MURRAY -- The accessibility of state sex offender programs has proven a sticking point in plea negotiations for the former Murray High School teacher accused of videotaping students, attorneys said Thursday.
Mark Boggess, charged with eight counts each of voyeurism and possession of material portraying a sexual performance of a minor, appeared in Calloway Circuit Court on Thursday for a pretrial hearing, along with defense attorney Gary Haverstock.
Haverstock said he had received a plea offer from the commonwealth's attorney, but needed more time to discus the implications of pleading guilty to a sexual offense. Kentucky mandates sex offenders undergo the Sex Offender Treatment Program to be eligible for parole, but Haverstock said the programs are so full that some defendants can't get into the program until they've nearly served their sentences in full.
"I have one case where a man got six years and (SOTP) didn't even look at him until five and a half."
According to the Kentucky Department of Corrections, only four facilities offer the program. The program at Luther Luckett Correctional Complex accepts 150 participants at a time.
According to the department's website, "Whenever it becomes necessary for SOTP to maintain a waiting list, the applicants are taken into the program by order of which their referrals are received."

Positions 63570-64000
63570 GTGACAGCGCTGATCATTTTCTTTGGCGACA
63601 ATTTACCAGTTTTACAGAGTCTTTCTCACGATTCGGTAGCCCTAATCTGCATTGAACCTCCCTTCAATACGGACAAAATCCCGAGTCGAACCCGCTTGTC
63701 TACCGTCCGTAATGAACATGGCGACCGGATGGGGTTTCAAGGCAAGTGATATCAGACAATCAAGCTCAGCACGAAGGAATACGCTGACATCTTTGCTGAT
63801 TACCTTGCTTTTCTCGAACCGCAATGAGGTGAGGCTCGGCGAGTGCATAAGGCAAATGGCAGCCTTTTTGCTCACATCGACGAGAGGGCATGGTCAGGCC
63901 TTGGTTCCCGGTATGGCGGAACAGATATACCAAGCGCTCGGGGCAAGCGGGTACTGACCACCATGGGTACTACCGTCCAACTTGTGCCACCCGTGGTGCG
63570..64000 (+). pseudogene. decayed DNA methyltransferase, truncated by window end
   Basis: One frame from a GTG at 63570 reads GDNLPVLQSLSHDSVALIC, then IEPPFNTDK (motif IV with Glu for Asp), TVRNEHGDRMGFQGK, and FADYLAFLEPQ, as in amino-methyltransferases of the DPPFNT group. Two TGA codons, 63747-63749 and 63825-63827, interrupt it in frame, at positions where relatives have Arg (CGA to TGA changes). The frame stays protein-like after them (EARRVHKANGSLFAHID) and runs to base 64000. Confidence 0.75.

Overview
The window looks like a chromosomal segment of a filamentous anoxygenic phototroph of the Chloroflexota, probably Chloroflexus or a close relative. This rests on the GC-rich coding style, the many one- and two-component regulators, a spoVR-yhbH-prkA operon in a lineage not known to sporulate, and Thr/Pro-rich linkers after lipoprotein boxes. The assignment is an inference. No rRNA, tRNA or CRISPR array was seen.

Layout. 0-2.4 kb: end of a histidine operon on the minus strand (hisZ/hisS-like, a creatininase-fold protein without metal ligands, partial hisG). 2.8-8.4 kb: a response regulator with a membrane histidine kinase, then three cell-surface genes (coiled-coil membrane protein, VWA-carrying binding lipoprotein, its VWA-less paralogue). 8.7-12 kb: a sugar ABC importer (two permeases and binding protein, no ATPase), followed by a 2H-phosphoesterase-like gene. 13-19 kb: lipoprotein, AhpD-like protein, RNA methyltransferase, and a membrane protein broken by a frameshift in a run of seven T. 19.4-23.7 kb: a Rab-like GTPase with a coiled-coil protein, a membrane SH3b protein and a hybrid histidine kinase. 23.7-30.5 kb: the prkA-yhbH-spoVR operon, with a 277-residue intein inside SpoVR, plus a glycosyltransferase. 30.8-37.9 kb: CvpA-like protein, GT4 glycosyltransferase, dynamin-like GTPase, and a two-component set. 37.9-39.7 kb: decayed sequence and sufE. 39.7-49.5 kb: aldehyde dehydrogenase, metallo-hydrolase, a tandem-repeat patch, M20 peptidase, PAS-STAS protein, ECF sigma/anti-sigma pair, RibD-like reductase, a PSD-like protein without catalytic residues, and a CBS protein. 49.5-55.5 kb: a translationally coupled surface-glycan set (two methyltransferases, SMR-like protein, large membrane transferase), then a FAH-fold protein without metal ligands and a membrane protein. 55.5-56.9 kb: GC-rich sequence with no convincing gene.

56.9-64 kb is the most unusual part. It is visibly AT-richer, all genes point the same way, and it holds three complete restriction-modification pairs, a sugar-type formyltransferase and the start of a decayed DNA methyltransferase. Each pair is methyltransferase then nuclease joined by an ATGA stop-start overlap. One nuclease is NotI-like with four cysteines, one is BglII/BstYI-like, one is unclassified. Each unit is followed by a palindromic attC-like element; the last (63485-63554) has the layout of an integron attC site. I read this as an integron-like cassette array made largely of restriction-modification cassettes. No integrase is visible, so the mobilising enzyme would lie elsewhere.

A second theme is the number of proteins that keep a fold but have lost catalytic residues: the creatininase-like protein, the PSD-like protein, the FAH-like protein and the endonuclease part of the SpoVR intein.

"I wish I could sit here and say … that if somebody got a five-year sentence they would immediately start the program," Haverstock said, "but that doesn't happen."
Assistant Commonwealth's Attorney James Burkeen didn't object to setting a new pretrial conference for Boggess, but requested Circuit Judge James Jameson to set a trial date in case negotiations fell short.
Jameson set the trial for Feb. 19, with another pretrial scheduled for Jan. 7.
Boggess was first arrested in April, after an investigation into allegations that he set up a video recording device in the restroom of a nurse's station at Murray High School.
After he was indicted on those charges, more charges were brought before a grand jury, which indicted him again.
He resigned shortly after his first charges.